Waterboarding: the fact of torture cannot be denied
By Aliya Mughal, Senior Press Officer
When the US government was first revealed to have used waterboarding as a means of interrogation, the argument offered in its defence was that it maintained the moral high ground because it did not constitute torture. A growing body of evidence is now emerging that points to a calculated strategy which openly recognised the technique as unlawful and yet side-stepped all other legal precedent by claiming the supremacy of governmental control in wartime.
Waterboarding is torture, unequivocally prohibited by internationally binding human rights law and denounced through the ages. The terminology may be new but the technique is not - the Spanish Inquisition referred to it as the toca, the Japanese in the 1940s and called it the "water cure", the Algerians in the 1950s called it "chiffon", and in South America in the 1980s it was known as "submarino".
The act of waterboarding effectively involves simulating the sense of drowning. A person is strapped to a board, often upside down, with their mouth gagged by a cloth. Streams of water are then poured over the face, causing near suffocation.
MF Consultant Psychiatrist & Psychotherapist Dr William Hopkins describes it as torture in the extreme: "The victim's fear of drowning links with their most primal instinct for survival. The immediate response is to panic as the human reflexes struggle against an inability to breathe. The instinct is to try to escape while at the same time being crushed by the sense that it is futile to try to do so.
"It leaves victims helpless and unable to control an overwhelming sense of fear. They are convinced they are dying, and the lack of oxygen to their brain disables the emotional ability to cope.
"It is a particularly vile experience because of the power the torturer holds over the victim. The torturer creates the anticipatory fear that next time, they will not stop until the victim is dead. No doubt this is what the victims of waterboarding are told as torture never occurs in isolation - the physical suffering is always accompanied by psychological manipulation."
The sense of panic that torture produces can stay with victims for months, years and even a lifetime. The ordeal is re-lived with inescapable intensity, prompting flashbacks and anxiety about a total loss of control and imminent death.
Dr Hopkins adds: "Given what we know from thousands of victims seen by the Medical Foundation over the past two decades, waterboarding - like every other method of torture used by governments - dehumanises the individual and cripples their emotional and physical capacities."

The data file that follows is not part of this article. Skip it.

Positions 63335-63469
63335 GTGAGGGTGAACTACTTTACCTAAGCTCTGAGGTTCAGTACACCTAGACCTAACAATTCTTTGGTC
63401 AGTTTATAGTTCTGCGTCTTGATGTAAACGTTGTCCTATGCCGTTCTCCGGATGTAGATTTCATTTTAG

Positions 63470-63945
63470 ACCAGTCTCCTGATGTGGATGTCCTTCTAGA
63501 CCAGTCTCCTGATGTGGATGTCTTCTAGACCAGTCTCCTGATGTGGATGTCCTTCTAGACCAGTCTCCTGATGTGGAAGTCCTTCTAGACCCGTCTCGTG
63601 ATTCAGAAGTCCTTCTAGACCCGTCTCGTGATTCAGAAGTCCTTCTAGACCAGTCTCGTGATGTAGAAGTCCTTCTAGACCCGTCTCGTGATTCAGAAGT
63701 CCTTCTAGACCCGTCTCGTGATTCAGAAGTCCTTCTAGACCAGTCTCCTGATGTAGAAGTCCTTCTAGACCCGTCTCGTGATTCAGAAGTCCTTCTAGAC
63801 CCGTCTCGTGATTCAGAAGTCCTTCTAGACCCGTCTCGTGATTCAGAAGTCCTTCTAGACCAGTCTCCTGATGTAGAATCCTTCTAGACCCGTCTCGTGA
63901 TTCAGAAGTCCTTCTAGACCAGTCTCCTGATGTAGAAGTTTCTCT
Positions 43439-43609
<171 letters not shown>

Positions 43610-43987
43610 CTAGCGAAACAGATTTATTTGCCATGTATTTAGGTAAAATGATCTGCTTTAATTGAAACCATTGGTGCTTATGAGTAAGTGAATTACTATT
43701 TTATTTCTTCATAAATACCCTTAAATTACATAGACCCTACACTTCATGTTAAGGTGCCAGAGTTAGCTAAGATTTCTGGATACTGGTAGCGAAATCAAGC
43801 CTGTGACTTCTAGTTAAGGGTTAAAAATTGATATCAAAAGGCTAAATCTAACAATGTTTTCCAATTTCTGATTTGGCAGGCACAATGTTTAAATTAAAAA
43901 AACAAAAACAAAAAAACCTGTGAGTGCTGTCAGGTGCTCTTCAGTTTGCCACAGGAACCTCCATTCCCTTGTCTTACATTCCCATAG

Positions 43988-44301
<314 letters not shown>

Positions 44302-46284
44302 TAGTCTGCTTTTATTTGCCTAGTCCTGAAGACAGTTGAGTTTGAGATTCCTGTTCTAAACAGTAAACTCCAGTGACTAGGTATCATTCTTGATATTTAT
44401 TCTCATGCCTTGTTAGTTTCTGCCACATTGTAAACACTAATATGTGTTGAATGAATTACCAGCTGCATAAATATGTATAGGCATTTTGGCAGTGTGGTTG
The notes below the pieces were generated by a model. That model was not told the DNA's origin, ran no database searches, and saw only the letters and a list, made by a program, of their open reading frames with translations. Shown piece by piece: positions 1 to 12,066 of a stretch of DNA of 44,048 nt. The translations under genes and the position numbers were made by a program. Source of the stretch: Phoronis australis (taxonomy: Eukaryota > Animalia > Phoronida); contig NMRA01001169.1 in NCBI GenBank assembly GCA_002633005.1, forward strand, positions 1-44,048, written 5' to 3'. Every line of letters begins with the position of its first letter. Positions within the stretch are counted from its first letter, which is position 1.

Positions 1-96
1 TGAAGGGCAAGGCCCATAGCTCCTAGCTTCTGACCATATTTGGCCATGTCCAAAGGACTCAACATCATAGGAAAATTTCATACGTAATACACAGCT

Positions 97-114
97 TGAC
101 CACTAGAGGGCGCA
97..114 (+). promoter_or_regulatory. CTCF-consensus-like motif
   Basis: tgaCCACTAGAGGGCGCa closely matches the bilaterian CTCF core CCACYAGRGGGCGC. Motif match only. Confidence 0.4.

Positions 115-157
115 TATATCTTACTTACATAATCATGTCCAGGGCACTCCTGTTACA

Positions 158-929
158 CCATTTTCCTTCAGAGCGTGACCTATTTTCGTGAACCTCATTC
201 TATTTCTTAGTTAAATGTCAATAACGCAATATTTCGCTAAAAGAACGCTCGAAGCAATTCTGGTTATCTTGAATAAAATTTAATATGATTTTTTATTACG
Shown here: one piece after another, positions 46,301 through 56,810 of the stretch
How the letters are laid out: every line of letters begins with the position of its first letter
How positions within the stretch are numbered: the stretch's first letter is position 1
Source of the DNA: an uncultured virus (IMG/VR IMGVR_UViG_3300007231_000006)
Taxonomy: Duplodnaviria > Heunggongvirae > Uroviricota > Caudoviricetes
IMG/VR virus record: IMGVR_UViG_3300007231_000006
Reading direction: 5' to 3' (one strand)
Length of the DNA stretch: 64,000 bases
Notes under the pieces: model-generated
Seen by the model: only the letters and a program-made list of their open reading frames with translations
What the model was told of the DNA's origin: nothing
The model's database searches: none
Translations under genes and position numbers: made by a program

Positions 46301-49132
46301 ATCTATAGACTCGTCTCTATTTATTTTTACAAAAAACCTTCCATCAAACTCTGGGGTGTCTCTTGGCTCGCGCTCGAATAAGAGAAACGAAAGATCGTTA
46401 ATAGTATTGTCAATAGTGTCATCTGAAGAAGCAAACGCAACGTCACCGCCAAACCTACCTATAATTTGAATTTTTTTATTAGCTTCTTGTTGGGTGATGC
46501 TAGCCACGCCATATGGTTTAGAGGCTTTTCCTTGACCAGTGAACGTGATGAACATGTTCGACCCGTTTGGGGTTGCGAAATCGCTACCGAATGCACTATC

The CIA has openly admitted that waterboarding has been used on at least four individuals since 2001. Around the same time, the US Justice Department's Office of Legal Counsel was issuing memos that explicitly sanctioned the use of aggressive tactics, on the premise that the president's constitutional duty to protect the nation trumped international law in wartime. The bar on what was classed as torture was lifted to the point where anything except death, organ failure or the permanent impairment of a significant bodily function was permissible.
Most controversially, the memos suggested that the use of torture could be defended on the basis that it was not inflicted maliciously, but as a legitimate tool of interrogation.
The purpose of torture is to convince the victim that should they not provide the information expected of them, they will suffer. In the terms of the UN Convention Against Torture and Other Forms of Cruel, Inhuman and Degrading Treatment, it is an act "by which severe pain or suffering, whether physical or mental, is intentionally inflicted on a person".
Whether the intent is malicious or not is irrelevant, the fact that it is deliberately calculated to cause severe pain and suffering is.
In the face of outcry over his administration's recourse to such abuse, US President George Bush unashamedly maintained that the US is a defender of human rights.
It is a claim that is utterly disingenuous. Human rights are about protecting individuals. Torture is about shattering lives. The two do not equate - decades of history and those who survive torture are living proof of that.